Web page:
My Egypt Travel Wish List

Egypt UNESCO World Heritage map

I’ve been wanting to go to Egypt for a while but it hasn’t happened yet, so I’m now making notes for my travel plan / wish list! As it often happens, I start my to-go destinations by using the UNESCO World Heritage list. There are currently 7 sites inscribed for Egypt as I marked on the map above.

From what I gathered from friend who has been and some reading around, and now from this map, most people would start from Cairo, and then go along the Nile River. That should cover 4 World Heritage sites: Historic Cairo, Memphis and its Necropolis – the Pyramid Fields from Giza to Dahshur, Ancient Thebes with its Necropolis, and Nubian Monuments from Abu Simbel to Philae. It is a good distance away to reach Abu Simbel, but from what I heard and the pictures I saw it’s really amazing and worth making some time for.

Abu Simble, Egypt

Abu Simble (source: pixabay.com)

The rest of the three World Heritage sites seem less straightforward.

Abu Mena is some way to the North West of Cairo, but it’s been marked as red, which means it’s in danger. There are currently 46 sites in the List of World Heritage that are considered in danger. From the website:

“The List of World Heritage in Danger is designed to inform the international community of conditions which threaten the very characteristics for which a property was inscribed on the World Heritage List, and to encourage corrective action.”

Saint Catherine area in the North East of Cairo has the orthodox monastery of St Catherine which stands at the foot of Mount Horeb, where according to the Old Testament, Moses received the Tablets of Law (Mount Horeb . The entire area is sacred to three religions: Christianity, Islam, and Judaism. It is a highly important and interesting site, but it would take a good amount of time and effort to go from Cairo, so I wonder if it’s feasible. In a glance it seems to be closer to Israel and Jordan, so I wonder if people normally go there from those countries instead of Cairo in Egypt.

St Catherine Monastery, Egypt (source: pixabay.com)

St Catherine Monastery, Egypt (source: pixabay.com)

Lastly there’s Wadi Al-Hitan or the Whale Valley in the Western Desert of Egypt, a natural World Heritage, which contains fossil remains of the earliest, now extinct, suborder of whales, Archaeoceti. According to my experience, this would be a tough one to get. Natural world heritage or anything fossils related are always a bit tricky.

So there you go, realistically I should target the 4 sites along the Nile River, while keeping Saint Catherine at the back of my mind for possibly another trip around the area. What do you think?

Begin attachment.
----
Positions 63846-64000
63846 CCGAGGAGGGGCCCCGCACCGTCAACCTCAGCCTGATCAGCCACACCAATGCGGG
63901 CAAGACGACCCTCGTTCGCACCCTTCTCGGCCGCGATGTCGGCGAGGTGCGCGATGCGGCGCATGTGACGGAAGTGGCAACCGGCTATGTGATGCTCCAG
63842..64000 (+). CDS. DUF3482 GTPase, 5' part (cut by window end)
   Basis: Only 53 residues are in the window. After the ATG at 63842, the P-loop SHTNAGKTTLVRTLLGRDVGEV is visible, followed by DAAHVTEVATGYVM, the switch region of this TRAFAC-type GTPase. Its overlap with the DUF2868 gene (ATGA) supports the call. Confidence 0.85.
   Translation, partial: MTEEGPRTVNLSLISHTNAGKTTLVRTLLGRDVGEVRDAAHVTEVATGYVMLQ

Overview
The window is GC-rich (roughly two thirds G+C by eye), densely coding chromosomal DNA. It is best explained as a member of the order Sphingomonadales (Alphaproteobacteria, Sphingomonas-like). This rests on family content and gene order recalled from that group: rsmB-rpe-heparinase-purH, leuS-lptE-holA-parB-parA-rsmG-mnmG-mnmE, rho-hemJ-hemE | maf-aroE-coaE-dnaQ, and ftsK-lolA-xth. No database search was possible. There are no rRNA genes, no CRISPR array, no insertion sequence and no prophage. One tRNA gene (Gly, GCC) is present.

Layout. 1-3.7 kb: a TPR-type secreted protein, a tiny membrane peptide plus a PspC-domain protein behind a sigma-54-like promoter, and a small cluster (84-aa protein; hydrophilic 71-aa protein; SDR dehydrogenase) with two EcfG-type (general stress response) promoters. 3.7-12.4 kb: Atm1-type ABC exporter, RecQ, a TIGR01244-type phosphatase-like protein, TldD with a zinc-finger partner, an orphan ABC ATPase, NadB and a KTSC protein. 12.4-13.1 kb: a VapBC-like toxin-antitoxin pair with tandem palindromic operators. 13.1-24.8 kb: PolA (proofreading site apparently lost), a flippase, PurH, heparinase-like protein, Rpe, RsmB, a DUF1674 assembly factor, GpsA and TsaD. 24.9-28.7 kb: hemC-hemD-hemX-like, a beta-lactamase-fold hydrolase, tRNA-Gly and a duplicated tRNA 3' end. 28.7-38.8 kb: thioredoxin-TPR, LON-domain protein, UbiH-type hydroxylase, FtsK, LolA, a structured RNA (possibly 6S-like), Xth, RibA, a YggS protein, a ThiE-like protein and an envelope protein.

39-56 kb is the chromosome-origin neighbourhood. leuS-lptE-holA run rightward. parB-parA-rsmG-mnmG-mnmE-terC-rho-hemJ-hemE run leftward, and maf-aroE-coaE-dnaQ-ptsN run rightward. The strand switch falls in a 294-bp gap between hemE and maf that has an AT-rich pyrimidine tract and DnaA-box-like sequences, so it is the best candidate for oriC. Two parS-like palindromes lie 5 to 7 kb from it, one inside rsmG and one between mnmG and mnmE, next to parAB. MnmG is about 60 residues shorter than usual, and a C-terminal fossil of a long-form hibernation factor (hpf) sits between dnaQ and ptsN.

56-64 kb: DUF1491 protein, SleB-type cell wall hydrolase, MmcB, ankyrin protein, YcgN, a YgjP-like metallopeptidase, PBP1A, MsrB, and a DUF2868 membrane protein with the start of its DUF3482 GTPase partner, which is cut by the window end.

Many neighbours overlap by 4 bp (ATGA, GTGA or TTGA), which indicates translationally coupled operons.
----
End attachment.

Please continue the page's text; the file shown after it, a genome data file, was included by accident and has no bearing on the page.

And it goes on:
I have yet to decide whether to do independent traveling or follow a tour in Egypt. A friend of mine recommended to take a tour and it does seem like a good idea for this country (which I imagine to have similar feels as Morocco, but with completely different – frankly better – sights). One tour operator to consider is First Choice.

Food is always an important part of my travel, so I cannot wait to discover Egyptian food. In London, there’s Koshari Street, which serves Egyptian street food (or so they claim): a mix of lentils, rice, chickpeas, spicy tomato sauce, and fried onions. I’ve tried it once and it’s yummy, as someone originated from South East Asia I especially love the fried onions!

From what I read, sunshine is all year long in Egypt. Summer could reach 40 degrees C, while winter hovers around 20C. I struggled through the heat back in Morocco when I went at the end of August to early September (so it wasn’t even the peak of summer), so I will make sure not to go to Egypt in summer! In fact, winter time sounds perfect if it’s around 20C. So maybe it will happen at the end of 2015? Wish me luck! :)

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mee
The Traveling Reader
I left home when I was 17 and never stop exploring the world since. Most days I'm a digital technician at one of the London's biggest visual effects studio. My alternate persona writes and travels and dreams of doing these as a living. I alternately call myself Indonesian or Australian whichever is more beneficial at the time, and I've been a Londoner since 2011.